Female passengers in that age range also die in greater numbers: NHTSA reported that they have a 29.2% higher risk of dying in a crash than their male counterparts. The government agency speculates that in this age bracket, men tend to be larger and stronger than women, thus more likely to survive crash injuries.
Old age has its perks, however. The study also shows that after age 35, men's advantage starts to diminish and by age 70, the risk of dying in a car crash is about equal among men and women drivers. In fact, in the 65-74 age bracket, women drivers have a 1.4% lower risk than men that age.
"Young adult females are more fragile than males of the same age, but later in life women are less frail than their male contemporaries," NHTSA said in the study.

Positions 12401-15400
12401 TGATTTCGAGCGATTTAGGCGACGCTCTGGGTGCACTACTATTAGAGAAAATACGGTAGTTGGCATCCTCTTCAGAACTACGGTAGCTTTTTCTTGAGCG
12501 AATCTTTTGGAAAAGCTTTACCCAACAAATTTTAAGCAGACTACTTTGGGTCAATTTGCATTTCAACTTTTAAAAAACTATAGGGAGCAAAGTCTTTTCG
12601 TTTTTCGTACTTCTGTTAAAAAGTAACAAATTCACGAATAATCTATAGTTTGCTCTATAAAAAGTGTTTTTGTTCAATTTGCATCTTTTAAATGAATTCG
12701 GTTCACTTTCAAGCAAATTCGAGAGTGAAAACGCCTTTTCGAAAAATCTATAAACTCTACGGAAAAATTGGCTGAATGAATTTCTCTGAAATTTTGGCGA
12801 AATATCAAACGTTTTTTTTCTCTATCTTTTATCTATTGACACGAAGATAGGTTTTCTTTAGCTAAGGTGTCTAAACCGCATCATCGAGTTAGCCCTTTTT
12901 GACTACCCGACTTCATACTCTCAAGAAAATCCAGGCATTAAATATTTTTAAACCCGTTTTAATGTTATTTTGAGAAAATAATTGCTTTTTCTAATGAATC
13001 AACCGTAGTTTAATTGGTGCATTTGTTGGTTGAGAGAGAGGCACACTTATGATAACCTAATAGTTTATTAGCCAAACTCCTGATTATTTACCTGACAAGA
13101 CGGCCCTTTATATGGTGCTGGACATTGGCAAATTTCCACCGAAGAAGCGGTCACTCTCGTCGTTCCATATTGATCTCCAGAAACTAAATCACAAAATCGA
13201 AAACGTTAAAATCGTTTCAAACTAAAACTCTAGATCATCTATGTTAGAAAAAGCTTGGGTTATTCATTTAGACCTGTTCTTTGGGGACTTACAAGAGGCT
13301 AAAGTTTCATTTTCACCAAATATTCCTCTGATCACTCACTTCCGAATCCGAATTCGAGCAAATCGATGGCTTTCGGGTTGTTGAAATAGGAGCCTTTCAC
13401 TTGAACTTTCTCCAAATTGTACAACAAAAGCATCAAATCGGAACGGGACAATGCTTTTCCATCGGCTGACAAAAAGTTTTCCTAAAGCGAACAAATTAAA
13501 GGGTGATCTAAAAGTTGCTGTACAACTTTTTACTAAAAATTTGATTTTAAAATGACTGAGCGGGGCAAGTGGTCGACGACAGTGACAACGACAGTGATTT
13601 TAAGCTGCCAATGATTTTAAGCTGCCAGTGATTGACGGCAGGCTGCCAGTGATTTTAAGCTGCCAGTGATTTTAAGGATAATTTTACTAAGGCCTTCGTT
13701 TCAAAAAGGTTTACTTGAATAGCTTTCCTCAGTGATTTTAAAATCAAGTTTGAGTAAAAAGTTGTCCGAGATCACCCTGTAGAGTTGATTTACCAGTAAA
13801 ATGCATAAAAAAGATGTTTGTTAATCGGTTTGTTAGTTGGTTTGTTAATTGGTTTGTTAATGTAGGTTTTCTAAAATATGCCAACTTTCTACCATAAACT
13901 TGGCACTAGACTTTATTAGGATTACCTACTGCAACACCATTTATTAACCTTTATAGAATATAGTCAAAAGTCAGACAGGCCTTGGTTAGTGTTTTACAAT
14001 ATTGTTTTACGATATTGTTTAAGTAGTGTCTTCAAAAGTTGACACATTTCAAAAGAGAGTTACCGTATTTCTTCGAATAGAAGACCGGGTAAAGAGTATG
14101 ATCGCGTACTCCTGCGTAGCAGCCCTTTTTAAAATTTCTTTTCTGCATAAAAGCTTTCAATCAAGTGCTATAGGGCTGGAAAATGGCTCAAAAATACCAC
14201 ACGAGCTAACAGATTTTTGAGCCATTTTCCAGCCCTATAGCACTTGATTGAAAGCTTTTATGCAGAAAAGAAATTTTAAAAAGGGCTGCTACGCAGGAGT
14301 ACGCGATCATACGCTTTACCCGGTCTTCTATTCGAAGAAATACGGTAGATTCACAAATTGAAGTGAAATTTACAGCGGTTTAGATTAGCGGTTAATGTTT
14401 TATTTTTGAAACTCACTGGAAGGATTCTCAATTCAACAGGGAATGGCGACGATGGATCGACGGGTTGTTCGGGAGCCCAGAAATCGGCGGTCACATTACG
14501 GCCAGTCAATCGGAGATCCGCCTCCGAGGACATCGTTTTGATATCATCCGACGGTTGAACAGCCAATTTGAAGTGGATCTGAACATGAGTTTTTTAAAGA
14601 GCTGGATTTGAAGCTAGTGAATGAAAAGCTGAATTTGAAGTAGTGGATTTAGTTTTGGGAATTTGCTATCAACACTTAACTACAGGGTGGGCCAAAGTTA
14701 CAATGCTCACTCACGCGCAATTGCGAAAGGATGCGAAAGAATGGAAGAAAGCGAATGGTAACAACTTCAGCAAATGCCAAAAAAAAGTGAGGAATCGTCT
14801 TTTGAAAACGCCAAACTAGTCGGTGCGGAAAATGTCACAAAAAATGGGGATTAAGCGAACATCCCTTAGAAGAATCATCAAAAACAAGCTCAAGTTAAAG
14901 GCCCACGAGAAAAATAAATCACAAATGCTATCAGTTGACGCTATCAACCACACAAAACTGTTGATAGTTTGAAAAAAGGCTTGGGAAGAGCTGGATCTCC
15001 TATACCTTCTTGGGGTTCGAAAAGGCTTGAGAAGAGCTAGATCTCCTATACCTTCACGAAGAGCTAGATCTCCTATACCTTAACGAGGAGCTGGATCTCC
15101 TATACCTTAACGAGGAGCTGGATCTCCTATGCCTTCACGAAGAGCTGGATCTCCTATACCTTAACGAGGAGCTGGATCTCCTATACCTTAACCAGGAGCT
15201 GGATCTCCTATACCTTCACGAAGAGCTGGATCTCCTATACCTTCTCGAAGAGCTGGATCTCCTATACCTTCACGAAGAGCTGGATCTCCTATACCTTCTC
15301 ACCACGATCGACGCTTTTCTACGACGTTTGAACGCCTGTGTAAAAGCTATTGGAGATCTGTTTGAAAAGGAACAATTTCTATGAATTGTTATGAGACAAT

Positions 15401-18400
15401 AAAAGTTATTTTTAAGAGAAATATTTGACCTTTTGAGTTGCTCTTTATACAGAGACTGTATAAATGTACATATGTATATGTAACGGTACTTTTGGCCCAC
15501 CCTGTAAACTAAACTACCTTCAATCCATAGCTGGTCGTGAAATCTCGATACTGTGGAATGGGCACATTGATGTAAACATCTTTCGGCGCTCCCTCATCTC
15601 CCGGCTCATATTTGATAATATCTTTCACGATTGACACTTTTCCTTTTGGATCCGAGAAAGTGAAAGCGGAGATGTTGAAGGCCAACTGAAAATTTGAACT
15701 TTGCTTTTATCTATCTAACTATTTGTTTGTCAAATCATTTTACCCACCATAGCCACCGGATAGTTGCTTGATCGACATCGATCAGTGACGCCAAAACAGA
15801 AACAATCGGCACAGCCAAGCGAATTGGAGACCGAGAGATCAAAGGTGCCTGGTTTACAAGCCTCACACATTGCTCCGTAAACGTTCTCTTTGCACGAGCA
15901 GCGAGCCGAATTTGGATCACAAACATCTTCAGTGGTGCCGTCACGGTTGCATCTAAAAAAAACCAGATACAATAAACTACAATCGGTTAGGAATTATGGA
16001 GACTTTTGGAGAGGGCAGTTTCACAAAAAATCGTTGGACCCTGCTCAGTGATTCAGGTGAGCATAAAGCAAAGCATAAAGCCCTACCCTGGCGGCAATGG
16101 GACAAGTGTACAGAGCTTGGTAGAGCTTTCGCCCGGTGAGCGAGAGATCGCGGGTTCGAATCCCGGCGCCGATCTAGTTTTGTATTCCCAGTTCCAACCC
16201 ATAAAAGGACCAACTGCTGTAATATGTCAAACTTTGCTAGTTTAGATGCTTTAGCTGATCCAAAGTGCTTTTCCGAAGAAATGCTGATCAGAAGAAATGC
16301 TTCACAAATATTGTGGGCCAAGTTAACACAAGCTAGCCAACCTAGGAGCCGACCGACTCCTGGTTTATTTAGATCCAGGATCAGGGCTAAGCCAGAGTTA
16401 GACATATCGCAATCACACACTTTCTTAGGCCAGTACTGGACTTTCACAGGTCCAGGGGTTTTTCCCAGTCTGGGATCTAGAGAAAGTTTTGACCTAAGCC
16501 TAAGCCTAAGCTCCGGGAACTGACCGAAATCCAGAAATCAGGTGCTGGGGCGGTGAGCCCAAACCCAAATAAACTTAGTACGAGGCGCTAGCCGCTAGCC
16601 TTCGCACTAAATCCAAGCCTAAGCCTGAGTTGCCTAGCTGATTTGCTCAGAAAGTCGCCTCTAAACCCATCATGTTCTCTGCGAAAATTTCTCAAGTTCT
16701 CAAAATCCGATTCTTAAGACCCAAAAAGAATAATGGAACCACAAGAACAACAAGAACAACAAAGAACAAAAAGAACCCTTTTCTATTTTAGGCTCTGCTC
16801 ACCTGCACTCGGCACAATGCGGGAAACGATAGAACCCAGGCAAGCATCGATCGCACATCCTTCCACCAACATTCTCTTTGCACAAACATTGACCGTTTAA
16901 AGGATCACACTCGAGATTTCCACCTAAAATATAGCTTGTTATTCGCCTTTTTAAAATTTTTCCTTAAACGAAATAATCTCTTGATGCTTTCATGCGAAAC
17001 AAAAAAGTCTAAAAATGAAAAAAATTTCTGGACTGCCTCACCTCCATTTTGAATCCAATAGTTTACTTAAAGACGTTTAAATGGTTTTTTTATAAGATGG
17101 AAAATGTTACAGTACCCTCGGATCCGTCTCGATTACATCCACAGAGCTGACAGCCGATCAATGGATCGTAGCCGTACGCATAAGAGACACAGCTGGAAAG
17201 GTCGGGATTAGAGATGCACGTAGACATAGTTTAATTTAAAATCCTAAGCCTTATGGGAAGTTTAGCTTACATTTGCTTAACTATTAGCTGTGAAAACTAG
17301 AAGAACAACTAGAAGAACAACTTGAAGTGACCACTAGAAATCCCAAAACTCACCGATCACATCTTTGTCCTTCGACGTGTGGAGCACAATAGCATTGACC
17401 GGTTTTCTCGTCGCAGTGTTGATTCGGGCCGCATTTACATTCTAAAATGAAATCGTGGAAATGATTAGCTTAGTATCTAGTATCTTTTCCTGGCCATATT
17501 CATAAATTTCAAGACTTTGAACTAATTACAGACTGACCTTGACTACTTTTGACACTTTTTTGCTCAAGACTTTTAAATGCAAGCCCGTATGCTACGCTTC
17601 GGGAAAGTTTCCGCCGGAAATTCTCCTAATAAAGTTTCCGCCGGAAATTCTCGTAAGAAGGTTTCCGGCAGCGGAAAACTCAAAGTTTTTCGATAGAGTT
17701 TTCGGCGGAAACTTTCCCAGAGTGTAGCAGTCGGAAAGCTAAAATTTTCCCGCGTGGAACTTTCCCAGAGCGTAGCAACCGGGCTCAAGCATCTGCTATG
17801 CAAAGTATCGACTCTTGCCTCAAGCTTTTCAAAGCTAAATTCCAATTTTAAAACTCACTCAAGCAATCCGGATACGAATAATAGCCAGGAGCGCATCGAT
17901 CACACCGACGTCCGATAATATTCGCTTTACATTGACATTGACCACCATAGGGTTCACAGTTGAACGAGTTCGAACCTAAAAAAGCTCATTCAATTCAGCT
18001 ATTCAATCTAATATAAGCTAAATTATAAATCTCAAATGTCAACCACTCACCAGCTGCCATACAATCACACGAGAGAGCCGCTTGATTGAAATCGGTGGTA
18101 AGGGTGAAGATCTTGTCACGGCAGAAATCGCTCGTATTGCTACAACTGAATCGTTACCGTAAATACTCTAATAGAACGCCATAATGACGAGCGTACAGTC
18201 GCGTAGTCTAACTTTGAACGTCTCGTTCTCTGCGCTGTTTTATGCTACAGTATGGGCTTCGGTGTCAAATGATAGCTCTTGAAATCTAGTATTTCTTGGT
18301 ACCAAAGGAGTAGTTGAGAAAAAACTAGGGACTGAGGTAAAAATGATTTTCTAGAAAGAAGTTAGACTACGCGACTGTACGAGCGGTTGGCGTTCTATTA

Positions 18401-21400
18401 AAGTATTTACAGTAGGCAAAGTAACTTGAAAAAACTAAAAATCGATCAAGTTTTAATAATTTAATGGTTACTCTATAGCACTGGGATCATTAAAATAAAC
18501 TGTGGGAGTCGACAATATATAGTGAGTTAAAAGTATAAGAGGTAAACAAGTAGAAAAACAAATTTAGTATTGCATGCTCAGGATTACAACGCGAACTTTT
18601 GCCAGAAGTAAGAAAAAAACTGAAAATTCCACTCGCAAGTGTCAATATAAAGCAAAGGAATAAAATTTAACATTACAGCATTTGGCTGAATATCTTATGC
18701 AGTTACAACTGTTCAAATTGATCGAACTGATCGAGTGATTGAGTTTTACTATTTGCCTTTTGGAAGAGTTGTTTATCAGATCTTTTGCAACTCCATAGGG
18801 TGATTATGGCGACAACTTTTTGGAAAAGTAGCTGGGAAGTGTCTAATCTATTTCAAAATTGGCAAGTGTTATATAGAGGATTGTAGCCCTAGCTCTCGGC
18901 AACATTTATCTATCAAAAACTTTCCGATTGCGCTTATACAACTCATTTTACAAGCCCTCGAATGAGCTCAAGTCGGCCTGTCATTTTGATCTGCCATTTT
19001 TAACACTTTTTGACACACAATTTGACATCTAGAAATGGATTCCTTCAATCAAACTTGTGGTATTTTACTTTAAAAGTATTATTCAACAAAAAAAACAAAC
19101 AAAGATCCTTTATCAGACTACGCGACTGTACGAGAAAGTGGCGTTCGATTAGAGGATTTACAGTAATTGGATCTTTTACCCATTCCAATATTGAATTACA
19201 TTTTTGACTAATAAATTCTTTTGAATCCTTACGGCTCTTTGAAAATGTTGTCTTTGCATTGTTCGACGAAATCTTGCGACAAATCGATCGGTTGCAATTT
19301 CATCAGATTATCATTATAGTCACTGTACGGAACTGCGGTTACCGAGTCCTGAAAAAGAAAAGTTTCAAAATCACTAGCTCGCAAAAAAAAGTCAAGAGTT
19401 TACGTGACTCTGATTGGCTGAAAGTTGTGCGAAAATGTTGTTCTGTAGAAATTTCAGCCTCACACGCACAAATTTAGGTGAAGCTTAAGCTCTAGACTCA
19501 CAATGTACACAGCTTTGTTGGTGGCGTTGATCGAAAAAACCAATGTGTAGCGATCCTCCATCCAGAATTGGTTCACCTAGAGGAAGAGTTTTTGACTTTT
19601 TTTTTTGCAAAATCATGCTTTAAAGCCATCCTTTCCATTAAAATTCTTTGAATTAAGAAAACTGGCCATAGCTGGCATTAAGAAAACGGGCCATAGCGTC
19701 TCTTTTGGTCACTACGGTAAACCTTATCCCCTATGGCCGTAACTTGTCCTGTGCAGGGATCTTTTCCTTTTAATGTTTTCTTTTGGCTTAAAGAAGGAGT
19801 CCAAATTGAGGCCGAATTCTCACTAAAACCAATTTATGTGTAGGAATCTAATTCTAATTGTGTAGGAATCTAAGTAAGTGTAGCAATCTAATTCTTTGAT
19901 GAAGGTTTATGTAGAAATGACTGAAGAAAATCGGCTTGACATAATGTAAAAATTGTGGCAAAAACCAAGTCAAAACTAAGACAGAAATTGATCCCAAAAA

Age in general, however, puts all drivers at risk. "Occupants' fatality risk, given similar physical impacts, grows by 3 percent or slightly more for each year that they get older, starting at about 21," NHTSA said in its study.
With crash forces being equal, NHTSA found that a 75-year-old male driver is five times more likely to die in an accident than a 21-year-old male. Similarly, studies show that an elderly woman is four times more likely to die than a 21-year-old female. The good news is that these numbers keep falling thanks to increased seat belt use and more airbags in vehicles. NHTSA reports that, regardless of gender, the risk of dying in a car crash went down 42% from 1995-2002.